Qatar’s government communications office said Tatchell was neither arrested nor detained, but simply told “cordially and professionally” to move on.
“The rumors on social media that a representative of the Peter Tatchell Foundation has been arrested in Qatar are completely false and baseless,” the statement said.
Asked on London’s LBC radio if he had raised the Tatchell issue with the Qatari government, Cleverley said he had not and that it would not prevent him from attending the tournament.
“One of the things I would say to football fans is please be respectful of the host country,” Cleverley said.
“They’re trying to make sure people can be themselves and enjoy football and I think with a little bit of flexibility and compromise on both sides it can be a safe, secure and exciting World Cup.”
Labour’s Keir Starmer, a die-hard fan of the beautiful game and Arsenal supporter, refuses to attend games on human rights grounds.
Cleverly said he was looking forward to participating as it was “real work”.
“As the leader of the opposition he is in a great position to send messages, I have a real job to do,” he said.
Speaking from Sydney early Thursday morning, Tatchell said Herald and The era he was horrified by Cleverley’s comments.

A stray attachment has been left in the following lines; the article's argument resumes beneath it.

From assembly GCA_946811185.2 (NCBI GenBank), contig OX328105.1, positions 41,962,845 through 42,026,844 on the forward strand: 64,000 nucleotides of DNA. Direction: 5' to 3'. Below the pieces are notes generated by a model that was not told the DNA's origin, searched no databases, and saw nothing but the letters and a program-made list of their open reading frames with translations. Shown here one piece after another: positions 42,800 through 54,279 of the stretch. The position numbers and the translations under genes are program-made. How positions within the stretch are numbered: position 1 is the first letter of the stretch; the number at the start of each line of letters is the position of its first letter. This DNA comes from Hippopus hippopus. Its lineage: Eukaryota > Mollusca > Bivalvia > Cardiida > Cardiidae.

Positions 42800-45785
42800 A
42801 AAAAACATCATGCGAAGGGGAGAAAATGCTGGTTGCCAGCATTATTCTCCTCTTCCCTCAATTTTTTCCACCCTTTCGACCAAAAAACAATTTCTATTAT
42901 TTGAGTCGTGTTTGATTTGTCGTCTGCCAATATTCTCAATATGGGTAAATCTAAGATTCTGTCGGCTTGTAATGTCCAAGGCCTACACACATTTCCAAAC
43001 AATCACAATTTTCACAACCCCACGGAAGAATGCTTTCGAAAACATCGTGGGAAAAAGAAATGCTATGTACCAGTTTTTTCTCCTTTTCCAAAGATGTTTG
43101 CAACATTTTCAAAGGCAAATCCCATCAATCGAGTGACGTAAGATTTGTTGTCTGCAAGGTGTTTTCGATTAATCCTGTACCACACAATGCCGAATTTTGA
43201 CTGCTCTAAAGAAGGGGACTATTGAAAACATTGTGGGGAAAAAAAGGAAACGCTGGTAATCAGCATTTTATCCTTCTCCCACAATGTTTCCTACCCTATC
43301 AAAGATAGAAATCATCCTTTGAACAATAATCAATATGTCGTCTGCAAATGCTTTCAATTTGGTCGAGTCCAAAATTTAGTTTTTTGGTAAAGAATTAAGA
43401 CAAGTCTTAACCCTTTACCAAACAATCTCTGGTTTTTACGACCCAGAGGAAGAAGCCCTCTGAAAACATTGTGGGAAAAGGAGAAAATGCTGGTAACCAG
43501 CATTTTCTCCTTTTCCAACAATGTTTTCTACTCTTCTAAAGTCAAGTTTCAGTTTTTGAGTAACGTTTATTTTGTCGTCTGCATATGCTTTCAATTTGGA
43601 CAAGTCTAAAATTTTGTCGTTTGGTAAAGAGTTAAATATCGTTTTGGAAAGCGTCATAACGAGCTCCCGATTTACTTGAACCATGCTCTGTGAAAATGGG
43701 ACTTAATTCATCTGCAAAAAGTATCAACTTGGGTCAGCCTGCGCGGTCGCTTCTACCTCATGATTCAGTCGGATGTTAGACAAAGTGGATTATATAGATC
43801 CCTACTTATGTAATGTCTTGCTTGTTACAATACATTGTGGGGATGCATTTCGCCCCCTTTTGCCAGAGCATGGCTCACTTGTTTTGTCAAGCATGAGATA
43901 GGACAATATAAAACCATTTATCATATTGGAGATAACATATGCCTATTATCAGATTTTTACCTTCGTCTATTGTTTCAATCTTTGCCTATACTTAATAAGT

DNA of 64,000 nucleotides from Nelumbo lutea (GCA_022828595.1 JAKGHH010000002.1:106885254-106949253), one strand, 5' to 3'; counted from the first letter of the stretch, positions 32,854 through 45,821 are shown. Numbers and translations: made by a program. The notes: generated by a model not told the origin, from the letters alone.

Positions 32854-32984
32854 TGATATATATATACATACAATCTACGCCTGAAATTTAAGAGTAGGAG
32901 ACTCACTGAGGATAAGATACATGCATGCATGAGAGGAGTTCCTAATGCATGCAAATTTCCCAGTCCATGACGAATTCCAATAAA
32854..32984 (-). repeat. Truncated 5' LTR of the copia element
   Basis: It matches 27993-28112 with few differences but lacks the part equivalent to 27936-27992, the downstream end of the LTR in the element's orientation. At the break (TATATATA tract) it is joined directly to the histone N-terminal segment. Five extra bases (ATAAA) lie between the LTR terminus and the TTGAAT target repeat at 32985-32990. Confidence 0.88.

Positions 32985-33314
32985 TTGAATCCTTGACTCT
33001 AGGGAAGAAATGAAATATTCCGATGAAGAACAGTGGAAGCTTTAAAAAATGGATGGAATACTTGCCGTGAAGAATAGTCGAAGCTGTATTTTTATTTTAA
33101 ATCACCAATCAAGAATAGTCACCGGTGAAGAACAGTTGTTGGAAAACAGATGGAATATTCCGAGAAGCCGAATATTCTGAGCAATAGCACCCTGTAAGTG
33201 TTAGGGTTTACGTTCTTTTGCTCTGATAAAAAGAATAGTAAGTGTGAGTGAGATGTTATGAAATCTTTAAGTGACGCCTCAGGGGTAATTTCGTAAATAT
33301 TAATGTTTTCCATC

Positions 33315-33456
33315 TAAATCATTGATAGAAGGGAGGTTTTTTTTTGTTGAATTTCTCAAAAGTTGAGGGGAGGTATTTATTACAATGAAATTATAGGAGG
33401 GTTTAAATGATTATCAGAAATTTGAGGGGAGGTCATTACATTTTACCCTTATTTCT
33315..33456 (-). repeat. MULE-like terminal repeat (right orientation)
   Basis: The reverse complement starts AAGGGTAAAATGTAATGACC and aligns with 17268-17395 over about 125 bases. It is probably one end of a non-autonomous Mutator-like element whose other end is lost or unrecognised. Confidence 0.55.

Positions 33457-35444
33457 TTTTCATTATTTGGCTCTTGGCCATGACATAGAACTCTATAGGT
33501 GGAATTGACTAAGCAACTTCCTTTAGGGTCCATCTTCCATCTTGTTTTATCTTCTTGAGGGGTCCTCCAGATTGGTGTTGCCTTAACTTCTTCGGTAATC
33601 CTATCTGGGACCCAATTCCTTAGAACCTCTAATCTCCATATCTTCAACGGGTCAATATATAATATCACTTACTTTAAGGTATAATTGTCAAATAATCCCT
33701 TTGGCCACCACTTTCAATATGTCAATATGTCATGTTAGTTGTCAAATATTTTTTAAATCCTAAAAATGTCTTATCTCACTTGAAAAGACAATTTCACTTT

“LGBT fans may not be safe,” he said.
“It is appalling that Mr Cleverley is urging fans to respect the host nation rather than calling for repression.
“Any fans or public figures who travel to the World Cup will be colluding with a homophobic, sexist and racist regime and Mr Cleverley should know better,” he said.
UK culture representative Lucy Powell said sport should be open to all.
“Many fans will feel unable to attend this tournament to support their team because of Qatar’s human rights, labor and LGBT+ records,” she said.
“The government should challenge FIFA on how they have put fans in this position and ensure the full safety of all fans in attendance, rather than defending discriminatory values.”
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